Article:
Fruits Worthy of Repentance - Luke 3

Fruits Worthy of Repentance

Luke 3:1-38

In the first two verses of the third chapter of Luke's gospel eight people are mentioned.  The first seven are Tiberius Caesar, the supreme emperor of the Roman Empire; Pontius Pilate, governor of Judea; Herod, ruler of Galilee; Philip, ruler of Iturea and Trachonitis; Lysanias, ruler of Abilene; Annas, a high priest; and Caiaphas, another high priest.  Herod and Philip were brothers.  Annas was the father-in-law of Caiaphas.  All of these men were well known leaders in Israel.  But there is an eighth person introduced.  His name was John.  We met his parents, Zacharias and Elizabeth in Luke 1.  He was indeed the prophet of the Highest.

"The word of God came to the wilderness.  And he went into all the region around Jordan, preaching a baptism of repentance for the remission of sins."  He was not a recluse or hermit who lived in the wilderness waiting for others to come to him.  He was sent to prepare the way of the Lord.  John traveled like an itinerate evangelist, calling people to repentance.  He preached, "Repent, and be baptized.  Christ is coming.  Be prepared to meet Him." 

John's baptism is not the same as Christian baptism.  The distinction is made in Acts 19:1-5.  The apostle Paul baptized twelve men who had received John's baptism of repentance.

John the Baptist was a fire and brimstone type of preacher.  He warned of a baptism of fire, where God would burn the useless chaff with unquenchable fire.  He spoke out fearlessly of the wrath and judgment of God.  Many people came from Jerusalem and Judea to hear this prophet.  Not everyone was received with a smile and a handshake.  "He said to the multitudes that came out to be baptized by him, 'Brood of vipers!  Who warned you to flee from the wrath to come?'" 

This prophet, who called the people to repentance, wanted some evidence of their repentance.  Before he would baptize them he wanted to see "fruits worthy of repentance."  What nonsense to baptize those who are unrepentant!  John demanded proof of their change of mind and heart.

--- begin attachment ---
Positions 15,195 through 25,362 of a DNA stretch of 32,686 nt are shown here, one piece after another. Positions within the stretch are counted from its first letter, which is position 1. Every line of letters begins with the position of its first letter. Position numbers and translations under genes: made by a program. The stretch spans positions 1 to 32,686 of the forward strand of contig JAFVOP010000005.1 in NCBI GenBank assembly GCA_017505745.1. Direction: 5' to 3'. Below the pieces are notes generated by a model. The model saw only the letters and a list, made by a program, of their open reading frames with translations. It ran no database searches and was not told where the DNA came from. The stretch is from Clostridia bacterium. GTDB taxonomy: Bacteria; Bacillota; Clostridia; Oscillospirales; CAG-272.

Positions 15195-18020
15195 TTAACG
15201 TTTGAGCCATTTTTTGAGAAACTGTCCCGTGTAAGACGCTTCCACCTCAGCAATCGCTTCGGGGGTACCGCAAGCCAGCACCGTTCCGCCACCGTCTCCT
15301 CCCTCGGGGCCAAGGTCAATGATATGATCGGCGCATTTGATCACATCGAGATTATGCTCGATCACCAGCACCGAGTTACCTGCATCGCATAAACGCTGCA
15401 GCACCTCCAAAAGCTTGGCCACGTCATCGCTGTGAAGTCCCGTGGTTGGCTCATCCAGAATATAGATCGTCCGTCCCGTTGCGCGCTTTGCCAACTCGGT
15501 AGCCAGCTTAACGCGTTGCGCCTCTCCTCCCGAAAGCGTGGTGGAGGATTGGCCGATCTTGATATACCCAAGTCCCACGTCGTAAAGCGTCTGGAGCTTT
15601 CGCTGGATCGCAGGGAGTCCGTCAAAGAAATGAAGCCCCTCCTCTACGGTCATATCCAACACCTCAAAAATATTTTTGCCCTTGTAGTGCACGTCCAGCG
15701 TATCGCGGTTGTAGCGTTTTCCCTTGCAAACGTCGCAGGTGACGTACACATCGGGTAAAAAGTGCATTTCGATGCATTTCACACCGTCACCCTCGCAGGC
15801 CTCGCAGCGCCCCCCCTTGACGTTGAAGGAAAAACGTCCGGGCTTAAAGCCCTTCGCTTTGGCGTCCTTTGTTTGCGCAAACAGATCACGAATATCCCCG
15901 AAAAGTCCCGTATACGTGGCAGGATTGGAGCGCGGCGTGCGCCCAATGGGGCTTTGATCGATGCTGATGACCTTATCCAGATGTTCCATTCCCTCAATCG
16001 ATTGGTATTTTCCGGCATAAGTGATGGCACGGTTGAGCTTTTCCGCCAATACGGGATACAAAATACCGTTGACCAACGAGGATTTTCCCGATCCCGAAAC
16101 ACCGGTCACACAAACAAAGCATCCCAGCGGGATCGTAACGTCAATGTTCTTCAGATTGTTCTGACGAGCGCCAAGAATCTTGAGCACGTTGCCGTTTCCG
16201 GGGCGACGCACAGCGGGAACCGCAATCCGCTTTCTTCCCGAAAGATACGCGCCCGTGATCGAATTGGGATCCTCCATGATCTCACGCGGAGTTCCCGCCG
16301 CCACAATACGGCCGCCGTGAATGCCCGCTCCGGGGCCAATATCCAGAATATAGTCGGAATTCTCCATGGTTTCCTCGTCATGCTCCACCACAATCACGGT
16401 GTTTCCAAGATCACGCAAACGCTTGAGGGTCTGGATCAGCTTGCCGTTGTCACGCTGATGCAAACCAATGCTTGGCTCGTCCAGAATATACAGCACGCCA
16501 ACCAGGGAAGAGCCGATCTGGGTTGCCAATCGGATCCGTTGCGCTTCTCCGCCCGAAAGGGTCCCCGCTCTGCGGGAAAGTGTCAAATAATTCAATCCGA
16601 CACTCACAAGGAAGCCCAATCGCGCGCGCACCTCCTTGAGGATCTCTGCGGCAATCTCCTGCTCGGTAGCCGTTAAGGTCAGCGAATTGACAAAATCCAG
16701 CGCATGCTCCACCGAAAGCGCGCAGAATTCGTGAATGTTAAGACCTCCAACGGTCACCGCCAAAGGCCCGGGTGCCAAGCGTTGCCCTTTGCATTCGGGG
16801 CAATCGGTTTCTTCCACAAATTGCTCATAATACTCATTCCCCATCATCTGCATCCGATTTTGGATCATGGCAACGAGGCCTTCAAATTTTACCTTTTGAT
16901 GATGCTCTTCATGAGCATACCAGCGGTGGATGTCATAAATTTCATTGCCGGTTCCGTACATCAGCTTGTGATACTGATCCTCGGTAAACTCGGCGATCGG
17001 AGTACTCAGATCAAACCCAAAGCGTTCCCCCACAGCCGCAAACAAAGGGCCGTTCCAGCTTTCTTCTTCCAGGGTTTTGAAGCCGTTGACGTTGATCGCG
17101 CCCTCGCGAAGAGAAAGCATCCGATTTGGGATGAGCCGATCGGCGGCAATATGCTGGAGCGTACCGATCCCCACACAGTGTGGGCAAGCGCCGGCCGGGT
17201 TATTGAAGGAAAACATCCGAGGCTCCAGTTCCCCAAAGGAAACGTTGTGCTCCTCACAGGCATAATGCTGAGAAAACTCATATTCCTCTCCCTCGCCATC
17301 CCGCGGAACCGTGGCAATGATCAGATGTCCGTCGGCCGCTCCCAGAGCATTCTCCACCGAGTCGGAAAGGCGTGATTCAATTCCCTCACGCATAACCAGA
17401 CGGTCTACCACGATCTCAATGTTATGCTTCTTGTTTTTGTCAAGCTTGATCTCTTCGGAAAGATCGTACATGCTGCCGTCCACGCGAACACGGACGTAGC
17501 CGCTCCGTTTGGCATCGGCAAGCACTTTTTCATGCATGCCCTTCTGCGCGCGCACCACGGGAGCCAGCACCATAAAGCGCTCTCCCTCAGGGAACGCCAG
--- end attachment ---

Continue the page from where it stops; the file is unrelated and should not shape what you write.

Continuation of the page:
Fruits worthy of repentance?  This led to a question from the people.  "What shall we do?"  John replied specifically addressing three groups.  The first group was the people in general.  To them he said, "He who has two tunics, let him give to him who has none; and he who has food, let him do likewise."  In other words, he was telling them to share what they had with the poor.  Next he addressed the tax collectors, who were despised by the people.  He said to them, "Collect no more than what is appointed for you."  He was saying, "Be honest."  The third groups were soldiers.  To them he said, "Do not intimidate (or shake down for money) anyone or accuse falsely, and be content with your wages."  Apparently the soldiers received low wages, which motivated them to resort to intimidation.

There may be a temptation by some to compare John the Baptist with today's preachers.  Instead, let's ask ourselves the question, "Do we bear the fruits worthy of repentance?"  Are we kind and generous toward those less fortunate?  Do we cheat on our income taxes?  Are we honest?  Are we content with such things as we have?  How would John the Baptist address us, if he saw us coming?


Lord, we realize that true greatness is not found in many of our world leaders.  Bless those who fearlessly preach your Word today in the power of Your Spirit.  Teach us to abide in you, that we also might bear fruit to your glory.  In Jesus' name.  Amen! 


Rejection at Home - Luke 4


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Scripture taken from the
New King James Version.
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